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Credit Cards

5 Rookie Credit Card Mistakes


Debt counselling organisations can help you manage your debt and get back in the black, but it is best never to lose control of it in the first place – although this isn’t always easy to do. Below are five rookie mistakes to avoid making with credit cards.

Remember Who’s Money You’re Spending

Train yourself to think of the purchases you make against your credit card as “Not Your Money”. It is good to remind yourself that you are actually spending money you may not have yet. This is not necessarily a bad thing if you manage your incomings and outgoings well. However, it is important to remember that while credit cards are how just about everything is bought and sold these days, using one still means you are using borrowed money.

Avoid Carrying Debt from Month To Month

Pay your credit card bill down to zero – every time. No exceptions. If you’ve gone a little wild, you may have to pay it in a couple of transactions, but you should still do it. It’s much better than allowing the debt to accumulate and getting hit with the outrageous interest charges for which those little pieces of plastic are famous.

Accumulate Only What You Know You Can Handle

Try not to spend more money on your credit card than you have in savings. If you keep a buffer in your account of about a month’s card bill, you should be able to pay your entire credit card bill off every month, even if something happens to your income for a week or two. If you carry enough in your savings to cover your bill each month, set it up to pay your bill down to zero automatically. This keeps your finances safe from interest charges and late fees – and keeps your credit rating clean.

Pay On Time

It’s obvious, but that doesn’t make it any less important – pay your credit card bill on time, especially if you’re carrying a few large purchases for that month. Did you know that if you pay your card even one day late, all bets are off when it comes to 0% interest rate balance transfer deals? Play it safe and pay on time.

Reject Limit Increases Unless Your Really Need Them

There is no need to tempt yourself unnecessarily. Credit card companies regularly offer credit limit increases to their ‘best customers’. That’s those who make them the most money which means you’re spending a lot, and may be paying high rates of interest. Raising your credit card limit sounds like fun, but the consequences can be disastrous. If you’re headed away on holiday or something and want to raise the limit while you’re travelling, go ahead. Just bring it back down once you get home. You’ll find you don’t need any added incentive to spend more than you do.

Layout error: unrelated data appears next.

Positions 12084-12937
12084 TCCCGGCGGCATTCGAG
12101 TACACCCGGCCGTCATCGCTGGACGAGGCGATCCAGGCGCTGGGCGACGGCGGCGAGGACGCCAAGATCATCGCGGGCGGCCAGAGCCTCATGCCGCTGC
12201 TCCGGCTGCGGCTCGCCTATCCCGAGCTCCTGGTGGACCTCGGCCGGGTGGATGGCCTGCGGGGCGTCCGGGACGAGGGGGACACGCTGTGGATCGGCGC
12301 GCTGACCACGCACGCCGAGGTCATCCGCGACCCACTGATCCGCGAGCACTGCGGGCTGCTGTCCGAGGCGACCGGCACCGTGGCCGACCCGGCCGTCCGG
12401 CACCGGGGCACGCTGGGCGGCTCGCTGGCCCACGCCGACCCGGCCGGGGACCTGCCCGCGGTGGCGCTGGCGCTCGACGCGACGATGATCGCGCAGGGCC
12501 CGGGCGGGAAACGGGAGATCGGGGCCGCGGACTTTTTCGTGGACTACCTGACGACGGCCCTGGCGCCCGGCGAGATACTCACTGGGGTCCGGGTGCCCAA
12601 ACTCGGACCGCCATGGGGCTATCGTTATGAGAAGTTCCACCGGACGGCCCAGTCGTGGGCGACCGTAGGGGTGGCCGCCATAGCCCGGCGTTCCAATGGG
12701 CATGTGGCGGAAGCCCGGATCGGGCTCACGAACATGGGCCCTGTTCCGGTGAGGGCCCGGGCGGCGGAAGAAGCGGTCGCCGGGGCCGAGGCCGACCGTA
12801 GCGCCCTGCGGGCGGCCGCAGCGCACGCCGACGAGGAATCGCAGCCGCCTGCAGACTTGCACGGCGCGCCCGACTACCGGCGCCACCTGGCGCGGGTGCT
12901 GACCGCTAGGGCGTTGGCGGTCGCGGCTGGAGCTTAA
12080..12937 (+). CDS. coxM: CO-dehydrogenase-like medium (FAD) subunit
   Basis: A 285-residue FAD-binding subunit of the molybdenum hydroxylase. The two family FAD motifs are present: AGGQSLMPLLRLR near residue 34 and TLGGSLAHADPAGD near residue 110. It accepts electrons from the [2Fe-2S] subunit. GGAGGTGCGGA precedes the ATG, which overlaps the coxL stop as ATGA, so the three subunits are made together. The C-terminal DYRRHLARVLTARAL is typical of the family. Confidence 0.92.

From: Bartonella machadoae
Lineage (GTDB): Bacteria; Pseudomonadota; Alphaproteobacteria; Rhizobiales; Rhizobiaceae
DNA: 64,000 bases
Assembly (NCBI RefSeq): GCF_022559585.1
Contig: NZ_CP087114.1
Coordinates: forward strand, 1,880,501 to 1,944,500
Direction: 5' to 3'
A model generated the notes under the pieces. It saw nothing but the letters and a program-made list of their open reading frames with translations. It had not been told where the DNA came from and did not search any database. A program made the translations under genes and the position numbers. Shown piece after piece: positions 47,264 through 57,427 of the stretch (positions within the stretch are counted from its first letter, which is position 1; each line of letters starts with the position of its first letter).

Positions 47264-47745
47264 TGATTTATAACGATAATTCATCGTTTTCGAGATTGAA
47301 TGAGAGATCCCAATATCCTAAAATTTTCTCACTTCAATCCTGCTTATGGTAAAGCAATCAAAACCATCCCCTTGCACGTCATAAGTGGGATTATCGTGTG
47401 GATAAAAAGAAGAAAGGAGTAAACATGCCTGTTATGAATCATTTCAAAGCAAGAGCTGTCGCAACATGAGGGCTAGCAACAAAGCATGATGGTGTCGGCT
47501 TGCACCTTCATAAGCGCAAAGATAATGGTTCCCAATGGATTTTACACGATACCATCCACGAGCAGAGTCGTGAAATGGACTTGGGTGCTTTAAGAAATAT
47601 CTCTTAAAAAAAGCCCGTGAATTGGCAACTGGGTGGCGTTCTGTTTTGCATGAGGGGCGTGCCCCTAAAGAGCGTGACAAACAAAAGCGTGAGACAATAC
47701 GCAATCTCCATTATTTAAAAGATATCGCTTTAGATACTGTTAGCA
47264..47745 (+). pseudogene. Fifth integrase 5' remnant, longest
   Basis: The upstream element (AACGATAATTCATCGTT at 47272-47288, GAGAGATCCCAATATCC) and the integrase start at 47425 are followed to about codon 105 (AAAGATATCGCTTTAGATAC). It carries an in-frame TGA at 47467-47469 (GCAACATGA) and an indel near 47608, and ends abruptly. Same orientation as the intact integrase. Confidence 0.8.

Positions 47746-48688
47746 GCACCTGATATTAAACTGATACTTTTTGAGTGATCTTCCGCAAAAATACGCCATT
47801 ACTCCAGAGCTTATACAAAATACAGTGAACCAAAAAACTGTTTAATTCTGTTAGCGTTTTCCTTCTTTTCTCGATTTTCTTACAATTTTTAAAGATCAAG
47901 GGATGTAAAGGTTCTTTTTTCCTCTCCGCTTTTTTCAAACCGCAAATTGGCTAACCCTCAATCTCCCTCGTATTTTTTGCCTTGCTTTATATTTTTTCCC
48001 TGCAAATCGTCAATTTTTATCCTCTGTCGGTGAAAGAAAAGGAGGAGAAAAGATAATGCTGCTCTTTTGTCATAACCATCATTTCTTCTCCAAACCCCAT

Credit cards can seem like the answer to a working professional’s dreams, those on a tight budget, or those with a lot to cover with just one pay check. Credit cards can be a way of making your money stretch that bit further. However, when you’re first starting out as a credit card user avoiding these rookie mistakes is important – they can set you on the road to a stressful debt situation and that’s something you don’t want hanging over you, especially when you’re starting out.

Have you ever made a mistake with your credit cards? How much did it cost you? Would you like to warn other credit card users against doing it?

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Erin Thompson

Erin Thompson spent years managing her own blog about budgeting and debt. Because of that, she has great insights not only about managing spending and borrowing but also about running websites profitably. When she's not writing articles for us, she's traveling and looking for new types of wines to try.
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The content on Cashblog.com is for informational and educational purposes only. It is not financial advice and we are not certified financial advisors. Cashblog.com strives to keep its information accurate and up to date, but it may differ from actual numbers. We may have financial relationships with companies listed on our site. We may receive compensation for the placement of sponsored products or services. We work hard to write authentic and accurate articles.